The Centers for Disease Control and Prevention (CDC) is advising consumers do not eat any products produced by Wholesome Soy Products, Inc., and for restaurants and retailers not to sell or serve them, in light of an investigation linking these products to five human cases of listeriosis that has resulted in 2 deaths.
According to the investigation report, The U.S. Food and Drug Administration (FDA) isolated Listeria monocytogenes from mung bean sprouts and sprout irrigation water samples obtained during a routine assignment on August 13, 2014, at Wholesome Soy Products, Inc.
Based on this finding, FDA conducted an inspection of the facility from August 12, 2014, through September 3, 2014, and isolated Listeria monocytogenes from 25 environmental swabs obtained during the inspection. FDA also issued a report with 12 inspectional observations, citing the firm for numerous unsanitary conditions and poor equipment maintenance.
On August 28, 2014, Wholesome Soy Products, Inc. conducted a voluntary recall of mung bean sprouts due to possible Listeria monocytogenes contamination after FDA isolated the pathogen from samples as a result of a routine assignment.
During FDA inspections of the Wholesome Soy Products, Inc. facility in August and October 2014, investigators observed unsanitary conditions, many of which were present during both inspections. On October 14, 2014, Wholesome Soy Products, Inc. ceased production of all products except mung bean and soy bean sprouts.
Whole genome sequences of the Listeria strains isolated from mung bean sprouts produced by Wholesome Soy Products, Inc. and environmental isolates collected at the production facility were found to be highly related to sequences of Listeria strains isolated from five people who became ill from June through August 2014.
These five ill people were reported from two states: Illinois (4) and Michigan (1). All ill people were hospitalized. Two deaths were reported. The two people interviewed reported eating bean sprouts.
Although limited information is available about the specific sprout products that the ill people consumed, the whole genome sequencing findings, together with the sprout consumption history of two patients and inspection findings at the firm, suggest that these illnesses could be related to products from Wholesome Soy Products, Inc.
The investigation is ongoing.
Listeria monocytogenes is bacteria that is normally found in the environment and has been found in animals, birds and vegetation. It can be found in raw foods and processed foods that get contaminated after processing. Some of the most common foods that are associated with listeriosis are raw milk, soft cheeses, vegetables, and many ready to eat meats like hot dogs, deli meats and pâtés.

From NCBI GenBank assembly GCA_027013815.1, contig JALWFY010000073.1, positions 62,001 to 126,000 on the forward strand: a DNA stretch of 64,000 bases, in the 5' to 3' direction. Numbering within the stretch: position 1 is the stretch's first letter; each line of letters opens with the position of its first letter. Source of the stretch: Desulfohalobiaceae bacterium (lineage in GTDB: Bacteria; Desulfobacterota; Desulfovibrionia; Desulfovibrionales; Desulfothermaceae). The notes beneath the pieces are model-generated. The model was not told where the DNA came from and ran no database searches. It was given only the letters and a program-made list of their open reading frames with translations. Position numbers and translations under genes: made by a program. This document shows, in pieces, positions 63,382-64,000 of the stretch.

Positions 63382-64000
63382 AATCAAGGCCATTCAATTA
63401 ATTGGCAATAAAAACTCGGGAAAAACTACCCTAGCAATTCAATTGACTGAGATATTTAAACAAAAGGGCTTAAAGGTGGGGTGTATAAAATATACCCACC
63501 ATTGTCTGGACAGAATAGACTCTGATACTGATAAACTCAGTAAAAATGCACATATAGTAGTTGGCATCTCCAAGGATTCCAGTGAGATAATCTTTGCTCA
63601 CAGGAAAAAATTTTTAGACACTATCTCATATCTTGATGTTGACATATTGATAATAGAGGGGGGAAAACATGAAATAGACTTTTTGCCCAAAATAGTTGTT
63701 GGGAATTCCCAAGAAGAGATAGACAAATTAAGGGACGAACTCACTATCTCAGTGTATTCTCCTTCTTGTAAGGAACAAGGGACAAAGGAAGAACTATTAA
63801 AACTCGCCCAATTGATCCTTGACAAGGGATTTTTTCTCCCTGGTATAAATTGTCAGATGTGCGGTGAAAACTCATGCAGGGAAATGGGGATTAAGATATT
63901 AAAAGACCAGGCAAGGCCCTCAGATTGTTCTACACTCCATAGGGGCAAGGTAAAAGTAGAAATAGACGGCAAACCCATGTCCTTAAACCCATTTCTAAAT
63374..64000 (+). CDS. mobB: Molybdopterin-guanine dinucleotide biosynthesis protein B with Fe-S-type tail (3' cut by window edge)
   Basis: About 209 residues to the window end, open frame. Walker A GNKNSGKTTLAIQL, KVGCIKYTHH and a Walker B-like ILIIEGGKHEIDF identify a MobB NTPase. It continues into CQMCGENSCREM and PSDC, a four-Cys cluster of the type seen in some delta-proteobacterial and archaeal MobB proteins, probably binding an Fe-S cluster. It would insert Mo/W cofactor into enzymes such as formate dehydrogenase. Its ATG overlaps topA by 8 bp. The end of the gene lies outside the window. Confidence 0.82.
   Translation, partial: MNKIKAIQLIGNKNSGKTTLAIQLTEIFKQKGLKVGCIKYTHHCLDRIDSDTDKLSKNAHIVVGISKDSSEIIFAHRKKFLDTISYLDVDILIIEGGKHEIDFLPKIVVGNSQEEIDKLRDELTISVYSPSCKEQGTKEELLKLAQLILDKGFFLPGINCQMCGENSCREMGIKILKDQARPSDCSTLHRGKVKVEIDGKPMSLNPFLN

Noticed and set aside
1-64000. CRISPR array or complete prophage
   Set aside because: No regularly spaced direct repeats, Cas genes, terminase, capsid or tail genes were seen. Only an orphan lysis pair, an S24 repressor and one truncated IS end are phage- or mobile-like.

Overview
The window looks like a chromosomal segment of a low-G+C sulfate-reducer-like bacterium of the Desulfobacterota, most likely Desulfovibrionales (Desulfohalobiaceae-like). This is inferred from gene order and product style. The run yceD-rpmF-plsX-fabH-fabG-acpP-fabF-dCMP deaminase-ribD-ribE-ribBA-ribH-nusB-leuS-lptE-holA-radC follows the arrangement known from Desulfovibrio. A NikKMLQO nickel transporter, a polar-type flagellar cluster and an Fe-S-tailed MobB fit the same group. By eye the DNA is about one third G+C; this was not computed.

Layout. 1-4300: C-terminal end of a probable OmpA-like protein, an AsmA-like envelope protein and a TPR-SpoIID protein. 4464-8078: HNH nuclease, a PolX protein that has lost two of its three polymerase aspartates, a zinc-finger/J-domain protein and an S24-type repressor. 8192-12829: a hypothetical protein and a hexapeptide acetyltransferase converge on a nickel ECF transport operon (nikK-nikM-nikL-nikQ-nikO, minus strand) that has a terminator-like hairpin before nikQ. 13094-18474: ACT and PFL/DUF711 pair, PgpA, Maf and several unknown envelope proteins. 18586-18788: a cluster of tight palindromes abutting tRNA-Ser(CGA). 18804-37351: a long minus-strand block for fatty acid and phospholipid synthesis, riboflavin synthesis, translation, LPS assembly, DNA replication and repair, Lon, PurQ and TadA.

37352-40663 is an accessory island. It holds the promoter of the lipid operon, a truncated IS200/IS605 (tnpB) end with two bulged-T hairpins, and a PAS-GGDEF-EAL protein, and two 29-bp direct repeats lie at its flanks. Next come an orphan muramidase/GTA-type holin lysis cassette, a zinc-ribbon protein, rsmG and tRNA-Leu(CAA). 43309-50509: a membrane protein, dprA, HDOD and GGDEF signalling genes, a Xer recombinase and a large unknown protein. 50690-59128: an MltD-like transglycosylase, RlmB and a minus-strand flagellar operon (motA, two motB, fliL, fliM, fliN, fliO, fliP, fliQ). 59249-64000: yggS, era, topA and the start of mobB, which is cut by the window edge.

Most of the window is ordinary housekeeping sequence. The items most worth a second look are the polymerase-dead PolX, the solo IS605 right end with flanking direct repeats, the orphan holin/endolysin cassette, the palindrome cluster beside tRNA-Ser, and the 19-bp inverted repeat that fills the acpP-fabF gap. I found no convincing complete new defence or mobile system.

Those at greatest risk of serious listeria infection include pregnant women, newborns, the elderly, and adults with weakened immune systems (AIDS patients have a significantly high chance, up to 300 times, of contracting the disease).
Most healthy persons show no symptoms of this disease. Initial symptoms of food borne listeriosis include fever, muscle aches, fatigue and sometimes gastrointestinal symptoms, such as nausea, vomiting, or diarrhea. Primarily in high risk groups but occasionally in healthy adults, the infection can spread to the blood and central nervous system where it can cause sepsis and meningitis.
Due to a naturally depressed immune system, pregnant women are about 20 times more likely than other healthy adults to contract this disease. Though many women may only experience mild flu-likesymptoms,infections during pregnancy can have devastating consequences to the fetus which include stillbirth or miscarriage, premature delivery and serious infections in the newborn.
What things can you do to prevent this infection? The US CDC offers recommendations to the generalpublic and high risk groups:
• Thoroughly cook raw food from animal sources, such as beef, pork, or poultry.
• Wash raw vegetables thoroughly before eating.
• Keep uncooked meats separate from vegetables and from cooked foods and ready-to-eat foods.
• Avoid unpasteurized (raw) milk or foods made from unpasteurized milk.
• Wash hands, knives, and cutting boards after handling uncooked foods.
• Consume perishable and ready-to-eat foods as soon as possible
Recommendations for persons at high risk, such as pregnant women and persons with weakened immune systems, in addition to the recommendations listed above:
• Do not eat hot dogs, luncheon meats, or deli meats, unless they are reheated until steaming hot.
• Avoid getting fluid from hot dog packages on other foods, utensils, and food preparation surfaces, and wash hands after handling hot dogs, luncheon meats, and deli meats.
• Do not eat soft cheeses such as feta, Brie, and Camembert, blue-veined cheeses, or Mexican-style cheesessuch as queso blanco, queso fresco, and Panela, unless they have labels that clearly state they are made from pastuerized milk.
• Do not eat refrigerated pâtés or meat spreads. Canned or shelf-stable pâtés and meat spreads may be eaten.
• Do not eat refrigerated smoked seafood, unless it is contained in a cooked dish, such as a casserole. Refrigerated smoked seafood, such as salmon, trout, whitefish, cod, tuna or mackerel, is most often labeled as “nova-style,” “lox,” “kippered,” “smoked,” or “jerky.” The fish is found in the refrigeratorsection or sold at deli counters of grocery stores and delicatessens. Canned or shelf-stable smoked seafood may be eaten.
This very hardy bacterium can survive and even grow at refrigeration temperature. Because of this factor, Listeria presents challenges in food safety.
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